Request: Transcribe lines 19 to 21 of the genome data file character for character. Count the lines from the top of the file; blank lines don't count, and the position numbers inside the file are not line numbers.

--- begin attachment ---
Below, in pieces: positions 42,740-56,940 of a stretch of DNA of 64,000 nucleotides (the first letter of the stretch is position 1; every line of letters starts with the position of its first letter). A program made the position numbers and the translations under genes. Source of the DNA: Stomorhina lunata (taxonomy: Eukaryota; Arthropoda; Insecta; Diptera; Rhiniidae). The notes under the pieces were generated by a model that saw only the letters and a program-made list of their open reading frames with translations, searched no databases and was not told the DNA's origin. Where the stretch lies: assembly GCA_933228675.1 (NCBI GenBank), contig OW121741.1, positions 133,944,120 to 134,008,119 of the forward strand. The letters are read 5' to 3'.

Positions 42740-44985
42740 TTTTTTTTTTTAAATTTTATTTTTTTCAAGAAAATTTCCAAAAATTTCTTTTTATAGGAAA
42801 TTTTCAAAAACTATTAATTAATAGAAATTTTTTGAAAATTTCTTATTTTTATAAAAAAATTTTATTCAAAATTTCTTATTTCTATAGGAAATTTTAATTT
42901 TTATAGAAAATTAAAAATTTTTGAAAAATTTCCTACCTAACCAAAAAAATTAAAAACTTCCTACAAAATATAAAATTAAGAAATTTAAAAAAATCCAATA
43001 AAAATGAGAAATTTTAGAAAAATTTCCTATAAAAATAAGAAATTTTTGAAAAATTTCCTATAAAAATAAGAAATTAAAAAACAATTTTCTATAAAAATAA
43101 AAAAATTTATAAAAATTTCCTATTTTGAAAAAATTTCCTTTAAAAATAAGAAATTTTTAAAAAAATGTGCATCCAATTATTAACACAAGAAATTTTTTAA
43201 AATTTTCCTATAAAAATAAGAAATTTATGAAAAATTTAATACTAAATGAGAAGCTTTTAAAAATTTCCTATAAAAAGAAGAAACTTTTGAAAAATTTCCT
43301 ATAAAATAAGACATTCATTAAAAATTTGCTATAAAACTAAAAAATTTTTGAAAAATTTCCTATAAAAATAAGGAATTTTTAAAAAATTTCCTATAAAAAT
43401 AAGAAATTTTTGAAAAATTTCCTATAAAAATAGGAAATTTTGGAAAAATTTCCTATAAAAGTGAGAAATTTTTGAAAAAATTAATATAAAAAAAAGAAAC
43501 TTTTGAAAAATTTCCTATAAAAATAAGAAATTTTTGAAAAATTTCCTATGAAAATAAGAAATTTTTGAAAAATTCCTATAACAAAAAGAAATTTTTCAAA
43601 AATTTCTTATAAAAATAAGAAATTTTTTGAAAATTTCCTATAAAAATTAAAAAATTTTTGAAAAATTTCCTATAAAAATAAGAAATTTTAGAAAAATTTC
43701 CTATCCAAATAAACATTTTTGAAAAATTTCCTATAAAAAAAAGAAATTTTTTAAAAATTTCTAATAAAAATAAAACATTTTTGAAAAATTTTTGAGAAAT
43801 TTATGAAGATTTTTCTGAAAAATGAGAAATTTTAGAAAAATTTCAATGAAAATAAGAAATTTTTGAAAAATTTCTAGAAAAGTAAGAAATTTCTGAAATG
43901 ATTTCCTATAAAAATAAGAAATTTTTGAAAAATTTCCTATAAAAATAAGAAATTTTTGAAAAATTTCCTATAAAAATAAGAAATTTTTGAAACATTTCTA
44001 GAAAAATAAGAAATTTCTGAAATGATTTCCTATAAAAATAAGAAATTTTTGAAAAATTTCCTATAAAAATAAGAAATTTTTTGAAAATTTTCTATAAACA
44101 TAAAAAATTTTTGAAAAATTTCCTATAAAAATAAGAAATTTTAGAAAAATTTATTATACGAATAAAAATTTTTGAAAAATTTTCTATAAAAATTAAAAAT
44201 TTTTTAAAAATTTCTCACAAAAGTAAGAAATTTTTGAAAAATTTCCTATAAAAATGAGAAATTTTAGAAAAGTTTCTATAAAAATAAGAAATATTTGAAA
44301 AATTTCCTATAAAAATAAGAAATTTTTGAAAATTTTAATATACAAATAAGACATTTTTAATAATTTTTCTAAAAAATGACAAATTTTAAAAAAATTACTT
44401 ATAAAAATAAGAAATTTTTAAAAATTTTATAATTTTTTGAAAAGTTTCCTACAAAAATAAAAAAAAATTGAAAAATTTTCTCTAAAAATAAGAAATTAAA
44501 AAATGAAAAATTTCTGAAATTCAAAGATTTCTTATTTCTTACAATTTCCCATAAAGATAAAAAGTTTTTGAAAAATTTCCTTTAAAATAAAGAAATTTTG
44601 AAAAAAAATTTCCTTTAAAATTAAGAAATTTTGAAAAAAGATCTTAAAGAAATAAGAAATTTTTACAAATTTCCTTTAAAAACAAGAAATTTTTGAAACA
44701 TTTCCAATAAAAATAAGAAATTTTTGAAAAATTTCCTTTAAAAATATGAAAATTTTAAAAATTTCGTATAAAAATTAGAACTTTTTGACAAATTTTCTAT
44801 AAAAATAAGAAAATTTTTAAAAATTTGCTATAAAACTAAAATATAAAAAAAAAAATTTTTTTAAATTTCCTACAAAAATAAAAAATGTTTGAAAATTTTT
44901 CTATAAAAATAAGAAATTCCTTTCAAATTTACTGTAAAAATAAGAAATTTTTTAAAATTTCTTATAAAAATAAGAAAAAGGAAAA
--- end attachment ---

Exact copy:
44301 AATTTCCTATAAAAATAAGAAATTTTTGAAAATTTTAATATACAAATAAGACATTTTTAATAATTTTTCTAAAAAATGACAAATTTTAAAAAAATTACTT
44401 ATAAAAATAAGAAATTTTTAAAAATTTTATAATTTTTTGAAAAGTTTCCTACAAAAATAAAAAAAAATTGAAAAATTTTCTCTAAAAATAAGAAATTAAA
44501 AAATGAAAAATTTCTGAAATTCAAAGATTTCTTATTTCTTACAATTTCCCATAAAGATAAAAAGTTTTTGAAAAATTTCCTTTAAAATAAAGAAATTTTG